When a patient comes to me with shoulder pain, I immediately try to determine if there is involvement from the rotator cuff tendons, ligaments, capsule, or labrum. These are all structures that are located in the general area of the shoulder joint and could be the culprit. Very rarely do I find that these singular shoulder structures are the primary cause of the pain. After determining the contributions from these specific structures, my evaluation broadens and this is where I start to pick up on surrounding muscles, joints and nerves that could be causing the symptoms. The neck and the thoracic spine (the part of the spine that the ribs are attached to) are often involved – much of the musculature in this area connects to the shoulder, the nerves that innervate the shoulder come from the neck, and in my opinion, the most significant joint of the shoulder girdle complex is included here – the scapulothoracic joint (where your shoulder blade and rib cage come together). Then we start traveling down from here – the latissimus dorsi is usually considered a “back muscle” because that’s where the bulk of it is located, but it’s main actions are shoulder motion. Don’t even get me started on the pectoralis major and minor – if they are tight, they pull the shoulder forward and then this causes an imbalance and the levator scapulae gets tight and tries to pull the shoulder back. The pecs might be tight due to poor posture that causes the shoulder and back to round forward, but this could be caused by tightness in the hip flexors that is causing the body to pull forward….as you can see, the connections, imbalances and compensations just go on and on – sometimes people’s shoulder pain is actually related to structures all the way down in their legs! So now you can see that if someone purely treats just the shoulder, more than likely their shoulder pain is not going to completely improve. All of the other structures need to be assessed and become part of the treatment plan as necessary.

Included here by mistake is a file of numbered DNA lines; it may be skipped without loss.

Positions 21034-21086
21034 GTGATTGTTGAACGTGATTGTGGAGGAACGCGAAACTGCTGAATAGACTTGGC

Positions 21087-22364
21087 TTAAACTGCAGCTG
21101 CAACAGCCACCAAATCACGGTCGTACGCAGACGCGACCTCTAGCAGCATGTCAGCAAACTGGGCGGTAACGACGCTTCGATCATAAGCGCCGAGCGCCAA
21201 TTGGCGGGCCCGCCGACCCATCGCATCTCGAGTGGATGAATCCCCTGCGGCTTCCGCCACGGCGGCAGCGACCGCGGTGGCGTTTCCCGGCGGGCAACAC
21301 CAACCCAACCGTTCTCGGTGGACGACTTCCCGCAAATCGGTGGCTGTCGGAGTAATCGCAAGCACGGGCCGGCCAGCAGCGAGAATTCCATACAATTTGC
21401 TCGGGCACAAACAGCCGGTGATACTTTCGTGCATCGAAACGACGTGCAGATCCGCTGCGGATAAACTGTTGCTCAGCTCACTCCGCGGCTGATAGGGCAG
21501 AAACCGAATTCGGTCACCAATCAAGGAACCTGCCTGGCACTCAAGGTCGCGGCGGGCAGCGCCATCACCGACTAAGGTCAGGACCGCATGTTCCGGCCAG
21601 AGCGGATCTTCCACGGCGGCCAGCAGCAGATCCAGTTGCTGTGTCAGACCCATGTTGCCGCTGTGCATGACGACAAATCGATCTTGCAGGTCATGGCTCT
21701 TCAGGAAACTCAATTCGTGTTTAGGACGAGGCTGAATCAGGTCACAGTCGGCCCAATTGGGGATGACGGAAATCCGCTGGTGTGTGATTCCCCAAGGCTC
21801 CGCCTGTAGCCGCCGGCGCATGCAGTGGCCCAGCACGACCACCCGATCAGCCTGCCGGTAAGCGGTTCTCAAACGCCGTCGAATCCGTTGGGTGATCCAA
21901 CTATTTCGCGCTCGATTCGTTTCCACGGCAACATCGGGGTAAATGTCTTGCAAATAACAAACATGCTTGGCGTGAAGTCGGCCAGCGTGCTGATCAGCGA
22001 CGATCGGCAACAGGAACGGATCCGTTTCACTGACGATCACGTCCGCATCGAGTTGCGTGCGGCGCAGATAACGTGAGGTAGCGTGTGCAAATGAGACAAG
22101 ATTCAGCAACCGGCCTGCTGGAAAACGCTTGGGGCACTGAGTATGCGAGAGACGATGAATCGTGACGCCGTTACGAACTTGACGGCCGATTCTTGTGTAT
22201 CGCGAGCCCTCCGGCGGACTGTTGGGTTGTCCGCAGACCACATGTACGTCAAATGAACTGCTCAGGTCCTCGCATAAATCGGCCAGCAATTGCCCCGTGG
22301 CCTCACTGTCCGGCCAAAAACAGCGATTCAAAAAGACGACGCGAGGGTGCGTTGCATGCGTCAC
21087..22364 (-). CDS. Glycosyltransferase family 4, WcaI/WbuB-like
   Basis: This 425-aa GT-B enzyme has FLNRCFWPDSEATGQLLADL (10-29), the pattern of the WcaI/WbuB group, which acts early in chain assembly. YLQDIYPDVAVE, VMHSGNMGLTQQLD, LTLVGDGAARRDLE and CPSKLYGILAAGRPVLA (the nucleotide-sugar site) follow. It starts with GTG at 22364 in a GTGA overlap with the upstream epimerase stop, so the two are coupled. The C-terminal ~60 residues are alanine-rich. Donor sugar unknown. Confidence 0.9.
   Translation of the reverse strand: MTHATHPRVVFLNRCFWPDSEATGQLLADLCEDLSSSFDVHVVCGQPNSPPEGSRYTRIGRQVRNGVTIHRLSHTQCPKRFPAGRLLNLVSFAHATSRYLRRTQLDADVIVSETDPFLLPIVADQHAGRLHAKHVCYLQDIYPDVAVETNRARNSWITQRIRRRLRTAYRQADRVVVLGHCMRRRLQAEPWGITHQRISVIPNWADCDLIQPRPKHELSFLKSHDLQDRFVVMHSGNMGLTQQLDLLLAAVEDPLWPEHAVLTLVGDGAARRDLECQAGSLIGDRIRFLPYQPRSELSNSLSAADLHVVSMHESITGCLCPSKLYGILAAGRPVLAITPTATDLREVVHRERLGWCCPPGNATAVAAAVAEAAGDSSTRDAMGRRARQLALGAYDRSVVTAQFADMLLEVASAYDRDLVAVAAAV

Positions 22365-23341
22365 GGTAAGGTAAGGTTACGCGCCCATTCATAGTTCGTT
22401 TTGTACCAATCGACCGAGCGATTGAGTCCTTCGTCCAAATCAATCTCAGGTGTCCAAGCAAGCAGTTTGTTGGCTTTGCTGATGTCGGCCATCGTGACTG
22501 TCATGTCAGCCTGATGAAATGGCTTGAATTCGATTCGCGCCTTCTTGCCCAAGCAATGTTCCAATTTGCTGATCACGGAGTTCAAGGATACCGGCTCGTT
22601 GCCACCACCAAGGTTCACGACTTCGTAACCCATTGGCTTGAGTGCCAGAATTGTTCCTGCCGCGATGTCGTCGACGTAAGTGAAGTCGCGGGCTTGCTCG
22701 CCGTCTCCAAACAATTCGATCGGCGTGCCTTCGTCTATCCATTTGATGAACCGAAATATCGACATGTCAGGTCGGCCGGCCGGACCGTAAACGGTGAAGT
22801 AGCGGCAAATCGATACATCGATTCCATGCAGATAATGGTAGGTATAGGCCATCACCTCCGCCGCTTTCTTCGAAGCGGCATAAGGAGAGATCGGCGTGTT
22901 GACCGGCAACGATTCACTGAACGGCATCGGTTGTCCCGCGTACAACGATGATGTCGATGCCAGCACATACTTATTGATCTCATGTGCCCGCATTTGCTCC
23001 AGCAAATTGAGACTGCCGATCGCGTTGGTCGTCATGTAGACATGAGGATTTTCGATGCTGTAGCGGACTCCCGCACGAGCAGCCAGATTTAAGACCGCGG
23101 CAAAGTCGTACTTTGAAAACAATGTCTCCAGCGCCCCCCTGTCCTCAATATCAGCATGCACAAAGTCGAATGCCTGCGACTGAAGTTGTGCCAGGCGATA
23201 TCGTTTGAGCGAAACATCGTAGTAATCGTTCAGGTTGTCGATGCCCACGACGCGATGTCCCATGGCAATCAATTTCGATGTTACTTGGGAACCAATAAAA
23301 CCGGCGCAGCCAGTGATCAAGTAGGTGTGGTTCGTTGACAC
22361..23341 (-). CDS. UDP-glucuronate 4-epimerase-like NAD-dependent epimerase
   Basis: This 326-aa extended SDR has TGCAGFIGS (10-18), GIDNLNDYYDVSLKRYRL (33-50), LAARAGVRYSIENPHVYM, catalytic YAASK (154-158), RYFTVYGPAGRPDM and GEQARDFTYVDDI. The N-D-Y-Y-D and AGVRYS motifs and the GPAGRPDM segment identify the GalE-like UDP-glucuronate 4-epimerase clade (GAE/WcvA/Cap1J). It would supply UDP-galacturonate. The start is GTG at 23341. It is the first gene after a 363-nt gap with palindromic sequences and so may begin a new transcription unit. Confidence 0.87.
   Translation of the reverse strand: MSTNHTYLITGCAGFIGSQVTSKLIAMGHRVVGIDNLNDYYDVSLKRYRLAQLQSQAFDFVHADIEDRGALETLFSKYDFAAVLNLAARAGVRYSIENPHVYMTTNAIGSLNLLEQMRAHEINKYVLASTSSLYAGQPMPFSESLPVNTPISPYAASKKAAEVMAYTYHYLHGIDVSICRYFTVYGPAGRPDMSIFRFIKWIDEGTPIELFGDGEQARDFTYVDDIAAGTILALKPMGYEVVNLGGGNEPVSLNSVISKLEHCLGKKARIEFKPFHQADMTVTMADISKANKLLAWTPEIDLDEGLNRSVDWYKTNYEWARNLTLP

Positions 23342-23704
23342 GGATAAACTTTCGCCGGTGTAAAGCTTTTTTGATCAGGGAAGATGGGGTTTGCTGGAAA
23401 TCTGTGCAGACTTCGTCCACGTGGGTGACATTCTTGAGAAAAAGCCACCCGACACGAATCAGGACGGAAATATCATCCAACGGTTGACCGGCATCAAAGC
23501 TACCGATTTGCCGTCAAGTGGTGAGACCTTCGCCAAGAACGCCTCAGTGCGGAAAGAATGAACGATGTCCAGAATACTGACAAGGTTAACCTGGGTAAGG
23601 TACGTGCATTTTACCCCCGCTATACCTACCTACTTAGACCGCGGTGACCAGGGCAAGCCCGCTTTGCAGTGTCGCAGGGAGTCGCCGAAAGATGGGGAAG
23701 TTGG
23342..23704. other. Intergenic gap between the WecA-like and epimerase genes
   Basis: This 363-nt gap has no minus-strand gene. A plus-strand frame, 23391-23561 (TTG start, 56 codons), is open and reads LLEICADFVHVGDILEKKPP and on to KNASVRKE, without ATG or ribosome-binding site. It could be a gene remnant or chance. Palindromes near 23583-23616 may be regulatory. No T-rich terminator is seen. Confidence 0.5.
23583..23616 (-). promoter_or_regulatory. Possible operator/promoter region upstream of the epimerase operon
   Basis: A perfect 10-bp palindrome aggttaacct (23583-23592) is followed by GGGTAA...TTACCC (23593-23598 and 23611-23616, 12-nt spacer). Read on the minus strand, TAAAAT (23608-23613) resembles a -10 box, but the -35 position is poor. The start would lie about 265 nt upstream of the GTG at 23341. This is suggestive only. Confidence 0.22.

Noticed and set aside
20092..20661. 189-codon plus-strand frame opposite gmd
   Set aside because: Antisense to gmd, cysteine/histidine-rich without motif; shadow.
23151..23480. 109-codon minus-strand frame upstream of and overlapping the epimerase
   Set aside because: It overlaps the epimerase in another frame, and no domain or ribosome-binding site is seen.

So, now you can see how many possible contributions there are to shoulder pain and dysfunction, but let’s concentrate on one that I think might be more involved than we think. DNS – Dorsal Scapular Nerve Entrapment Syndrome might be more and more common now that many people spend a lot more time on the computer, have poor posture and are not as active (which all leads to muscle imbalance and tightness). The dorsal scapular nerve starts in the neck, then goes through and under multiple muscles in the neck, upper back and shoulder blade area. There are so many places that people could experience possible entrapment, compression or irritation of this nerve which then leads to very diffuse symptoms that can be hard for people to describe – burning between the shoulder blades, radiating pain, numbness and tingling down the back of the arm, shoulder pain, etc.
There are many ways to treat this depending on the specific structures that are causing the nerve irritation, but what I have found to be the most helpful is to release the musculature that is involved with dry needling, myofascial release, cupping and soft tissue mobilization, joint mobilization of the neck, back, shoulder and shoulder blade, then exercises to re-educate the muscles to work correctly, restore posture and muscular balance and prevent the muscles from tightening up again. These treatments are very individualized as everyone presents completely differently.
If you are looking for a more comprehensive treatment that is completely one-on-one and focused on you, contact Dr. Lisa Wilcox with Solstice Physical Therapy. All treatments are private and are based on your specific goals!
Solstice Physical Therapy, (720) 369-7738, http://www.SolsticePhysicalTherapy.com
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